Knowing the Comfort of a God Who Knows.

I’ve heard it said that God seems to get smaller when our problems get bigger. Dealing with people in all sorts of crisis situations on a regular basis, my observation tells me this is true. Even though the events in our lives don’t change God, or our relationship with Him, they have great sway in how people view their God.
When we feel overwhelmed, it is natural for fear to kick-in and take over our emotions. Fear is such a powerful emotion that it makes most feel out of control and causes many to think things about God that are determined by emotion. When this happens, it is all too easy for us to lapse into the temptation to trust in our own understanding instead of God’s wisdom.
The first six verses of Psalm 139 are a powerful antidote to the fear that is caused when we are overwhelmed. These verses assure us of the love of a God who knows. Even when we don’t know or understand what is happening, God does. So we can take comfort in knowing the God who knows. Psalm 139:1-6, ESV:
1O LORD, you have searched me and known me!
2 You know when I sit down and when I rise up;
you discern my thoughts from afar.
3 You search out my path and my lying down
and are acquainted with all my ways.
4 Even before a word is on my tongue,
behold, O LORD, you know it altogether.
5 You hem me in, behind and before,
and lay your hand upon me.
6 Such knowledge is too wonderful for me;
it is high; I cannot attain it.
In verses 1-3, we are assured of God’s intimate knowledge of us. He knows us inside and out. This is particularly helpful when we don’t know what’s going on within ourselves. During times of medical testing, especially when tests are prolonged or the prognosis for ourselves or a loved one is very serious, we can be robbed of peace and sleep. Instead of quietly waiting on the Lord, we scour WebMD for clues or wear ourselves out consulting every manner of “expert” who may have some insight for us. Such activities aren’t bad and can even be helpful for some, but for many they become a faithless exercise that serves to elevate anxiety and fear. Such anxiety and fear can be alleviated by a faith that takes refuge in the God who already knows such things, even when the doctors don’t.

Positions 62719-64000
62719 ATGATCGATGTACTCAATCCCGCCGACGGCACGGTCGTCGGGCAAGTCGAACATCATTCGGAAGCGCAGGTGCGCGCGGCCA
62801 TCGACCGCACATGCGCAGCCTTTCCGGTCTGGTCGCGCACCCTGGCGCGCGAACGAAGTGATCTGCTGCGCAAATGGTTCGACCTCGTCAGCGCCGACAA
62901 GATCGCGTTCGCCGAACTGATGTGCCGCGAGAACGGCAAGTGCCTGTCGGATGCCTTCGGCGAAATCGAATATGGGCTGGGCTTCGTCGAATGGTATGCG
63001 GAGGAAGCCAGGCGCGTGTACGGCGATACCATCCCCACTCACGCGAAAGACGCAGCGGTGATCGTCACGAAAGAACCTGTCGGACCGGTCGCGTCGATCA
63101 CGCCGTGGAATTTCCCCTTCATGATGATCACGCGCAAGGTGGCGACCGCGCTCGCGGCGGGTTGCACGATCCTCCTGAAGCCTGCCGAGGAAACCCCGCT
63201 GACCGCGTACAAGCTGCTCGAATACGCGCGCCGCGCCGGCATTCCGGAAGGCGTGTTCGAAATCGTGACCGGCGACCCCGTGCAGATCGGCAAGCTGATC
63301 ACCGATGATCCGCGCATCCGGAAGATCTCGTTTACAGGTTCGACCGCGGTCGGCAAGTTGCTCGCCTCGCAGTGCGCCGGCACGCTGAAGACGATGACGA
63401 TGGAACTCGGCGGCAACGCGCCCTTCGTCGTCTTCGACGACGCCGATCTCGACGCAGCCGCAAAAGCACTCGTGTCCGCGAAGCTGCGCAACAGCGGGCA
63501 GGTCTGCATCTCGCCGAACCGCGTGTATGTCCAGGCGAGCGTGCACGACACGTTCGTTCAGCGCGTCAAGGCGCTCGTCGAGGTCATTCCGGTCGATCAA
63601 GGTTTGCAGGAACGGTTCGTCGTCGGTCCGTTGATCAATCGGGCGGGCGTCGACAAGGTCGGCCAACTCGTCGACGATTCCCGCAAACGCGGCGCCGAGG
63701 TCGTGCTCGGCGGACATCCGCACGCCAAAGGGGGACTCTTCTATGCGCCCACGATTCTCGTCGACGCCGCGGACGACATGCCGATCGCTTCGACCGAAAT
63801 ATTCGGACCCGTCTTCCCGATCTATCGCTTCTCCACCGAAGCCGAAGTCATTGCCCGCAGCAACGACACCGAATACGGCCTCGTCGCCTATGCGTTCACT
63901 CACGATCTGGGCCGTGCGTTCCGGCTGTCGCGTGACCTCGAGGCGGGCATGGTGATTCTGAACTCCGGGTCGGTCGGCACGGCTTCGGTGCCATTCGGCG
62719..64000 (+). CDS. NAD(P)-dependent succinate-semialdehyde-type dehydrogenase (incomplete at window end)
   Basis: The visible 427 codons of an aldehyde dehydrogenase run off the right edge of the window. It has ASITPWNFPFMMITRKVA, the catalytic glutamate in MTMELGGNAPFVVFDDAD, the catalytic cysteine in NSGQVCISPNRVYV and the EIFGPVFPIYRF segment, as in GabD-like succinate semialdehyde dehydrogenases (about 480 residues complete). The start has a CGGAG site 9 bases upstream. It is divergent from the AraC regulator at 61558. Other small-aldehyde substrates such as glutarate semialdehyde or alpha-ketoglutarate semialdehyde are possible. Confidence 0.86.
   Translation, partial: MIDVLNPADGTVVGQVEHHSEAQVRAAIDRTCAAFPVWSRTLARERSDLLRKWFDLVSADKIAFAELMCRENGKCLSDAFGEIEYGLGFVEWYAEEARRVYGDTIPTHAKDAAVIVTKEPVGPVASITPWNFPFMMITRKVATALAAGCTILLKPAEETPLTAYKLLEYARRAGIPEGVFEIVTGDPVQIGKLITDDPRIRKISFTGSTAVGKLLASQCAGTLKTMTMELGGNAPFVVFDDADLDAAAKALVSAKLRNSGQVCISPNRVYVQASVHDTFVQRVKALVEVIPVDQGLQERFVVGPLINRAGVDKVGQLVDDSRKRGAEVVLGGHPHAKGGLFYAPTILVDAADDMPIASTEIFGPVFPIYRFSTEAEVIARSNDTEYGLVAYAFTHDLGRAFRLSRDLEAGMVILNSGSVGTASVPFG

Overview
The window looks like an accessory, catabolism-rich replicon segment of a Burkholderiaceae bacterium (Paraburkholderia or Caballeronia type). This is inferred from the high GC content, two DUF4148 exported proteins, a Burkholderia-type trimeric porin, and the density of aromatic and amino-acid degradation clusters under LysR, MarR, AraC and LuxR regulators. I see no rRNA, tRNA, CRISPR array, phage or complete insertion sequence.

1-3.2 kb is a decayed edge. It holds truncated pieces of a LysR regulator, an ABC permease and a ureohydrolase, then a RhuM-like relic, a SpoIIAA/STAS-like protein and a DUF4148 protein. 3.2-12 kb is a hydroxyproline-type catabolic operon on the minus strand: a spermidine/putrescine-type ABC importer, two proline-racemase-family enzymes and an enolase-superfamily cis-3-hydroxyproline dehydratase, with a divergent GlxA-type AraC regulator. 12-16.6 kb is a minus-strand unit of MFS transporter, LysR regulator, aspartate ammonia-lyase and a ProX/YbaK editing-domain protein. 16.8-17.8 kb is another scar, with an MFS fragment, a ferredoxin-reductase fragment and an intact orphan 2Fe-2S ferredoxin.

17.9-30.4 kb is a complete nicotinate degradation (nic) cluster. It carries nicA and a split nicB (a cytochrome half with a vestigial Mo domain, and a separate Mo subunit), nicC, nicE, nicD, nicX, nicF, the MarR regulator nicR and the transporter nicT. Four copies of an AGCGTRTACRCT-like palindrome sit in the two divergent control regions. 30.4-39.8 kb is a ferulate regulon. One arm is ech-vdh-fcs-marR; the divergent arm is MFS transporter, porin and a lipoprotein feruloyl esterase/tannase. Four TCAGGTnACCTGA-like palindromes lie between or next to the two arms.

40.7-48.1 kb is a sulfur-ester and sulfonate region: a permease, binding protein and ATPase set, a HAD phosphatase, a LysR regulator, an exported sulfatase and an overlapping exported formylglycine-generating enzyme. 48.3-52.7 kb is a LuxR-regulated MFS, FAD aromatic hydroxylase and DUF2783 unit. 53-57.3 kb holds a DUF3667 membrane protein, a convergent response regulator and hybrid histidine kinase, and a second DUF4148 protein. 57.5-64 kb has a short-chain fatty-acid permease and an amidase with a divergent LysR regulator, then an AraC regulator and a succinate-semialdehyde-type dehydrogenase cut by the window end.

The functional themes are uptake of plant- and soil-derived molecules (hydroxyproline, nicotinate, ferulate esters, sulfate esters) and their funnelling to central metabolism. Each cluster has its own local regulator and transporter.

When something in our present threatens our future (like changes in health, the loss of a loved one or some other traumatic event such as betrayal or unexpected hardship), our questions about God become even more vociferous. But again, our doubts and questions don’t change God or His care and concern for us. Amplifying the comfort that comes from knowing the God who understands everything about us is the hope that comes from knowing that God knows even the future:
4 Even before a word is on my tongue,
behold, O LORD, you know it altogether.

The Casting Crowns song, Already There, does a great job of reminding us of this fact. Past, present, and future are all the same to God. We can’t often see it and most don’t even believe it, but time is irrelevant to God. Recognizing that time isn’t the big deal we often pretend it is can equip Christians with the faith to embrace every moment we have. We live in a world where lives are measured in years—how long someone lived. Faithful people of God should instead measure lives in love—how well we used the time we were given, regardless of how long people live. (For a look at time from a scientific and scriptural perspective, check out my blog on time).